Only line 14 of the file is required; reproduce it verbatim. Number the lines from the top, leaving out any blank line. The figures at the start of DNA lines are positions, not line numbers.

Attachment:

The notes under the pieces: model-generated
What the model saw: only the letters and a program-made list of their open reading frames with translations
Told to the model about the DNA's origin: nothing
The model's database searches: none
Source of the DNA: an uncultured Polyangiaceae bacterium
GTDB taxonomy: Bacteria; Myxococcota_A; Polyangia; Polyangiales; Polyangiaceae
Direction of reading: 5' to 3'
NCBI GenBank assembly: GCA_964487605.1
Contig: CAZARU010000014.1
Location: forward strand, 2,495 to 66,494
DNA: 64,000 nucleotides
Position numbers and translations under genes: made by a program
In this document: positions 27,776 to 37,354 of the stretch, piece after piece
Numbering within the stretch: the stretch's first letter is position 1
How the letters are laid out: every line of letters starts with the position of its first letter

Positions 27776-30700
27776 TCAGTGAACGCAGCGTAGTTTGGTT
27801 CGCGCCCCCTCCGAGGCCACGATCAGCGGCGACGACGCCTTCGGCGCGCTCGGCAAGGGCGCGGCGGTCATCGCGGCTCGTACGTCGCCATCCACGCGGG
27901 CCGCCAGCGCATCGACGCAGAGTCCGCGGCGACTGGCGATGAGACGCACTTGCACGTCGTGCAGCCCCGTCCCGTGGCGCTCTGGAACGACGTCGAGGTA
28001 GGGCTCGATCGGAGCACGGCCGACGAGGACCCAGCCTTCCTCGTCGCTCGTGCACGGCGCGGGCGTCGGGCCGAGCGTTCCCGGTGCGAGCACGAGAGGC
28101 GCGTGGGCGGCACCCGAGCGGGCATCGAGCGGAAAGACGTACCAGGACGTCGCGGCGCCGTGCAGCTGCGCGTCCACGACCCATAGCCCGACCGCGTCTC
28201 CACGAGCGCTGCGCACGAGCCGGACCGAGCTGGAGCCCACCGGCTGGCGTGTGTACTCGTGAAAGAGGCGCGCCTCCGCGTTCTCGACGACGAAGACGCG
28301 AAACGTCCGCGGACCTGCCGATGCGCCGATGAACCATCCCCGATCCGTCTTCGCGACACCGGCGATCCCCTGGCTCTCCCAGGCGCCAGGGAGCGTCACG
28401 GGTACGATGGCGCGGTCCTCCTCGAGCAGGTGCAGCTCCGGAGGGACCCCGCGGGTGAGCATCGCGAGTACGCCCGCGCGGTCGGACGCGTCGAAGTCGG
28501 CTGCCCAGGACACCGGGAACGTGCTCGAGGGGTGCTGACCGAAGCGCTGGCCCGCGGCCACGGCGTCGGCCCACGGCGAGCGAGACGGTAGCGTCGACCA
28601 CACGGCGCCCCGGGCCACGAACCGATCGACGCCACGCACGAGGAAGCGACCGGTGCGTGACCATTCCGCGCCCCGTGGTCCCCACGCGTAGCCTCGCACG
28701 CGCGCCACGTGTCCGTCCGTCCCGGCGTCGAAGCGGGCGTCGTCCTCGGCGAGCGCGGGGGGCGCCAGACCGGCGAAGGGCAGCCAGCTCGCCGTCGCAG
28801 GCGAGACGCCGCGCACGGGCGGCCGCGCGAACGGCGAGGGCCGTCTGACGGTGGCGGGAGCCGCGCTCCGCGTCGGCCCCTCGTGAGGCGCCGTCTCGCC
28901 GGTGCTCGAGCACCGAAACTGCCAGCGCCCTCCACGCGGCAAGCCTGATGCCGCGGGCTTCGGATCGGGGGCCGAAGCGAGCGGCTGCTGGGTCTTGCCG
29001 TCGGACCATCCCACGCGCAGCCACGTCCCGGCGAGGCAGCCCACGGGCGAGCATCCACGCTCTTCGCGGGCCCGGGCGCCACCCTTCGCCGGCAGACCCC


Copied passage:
Numbering within the stretch: the stretch's first letter is position 1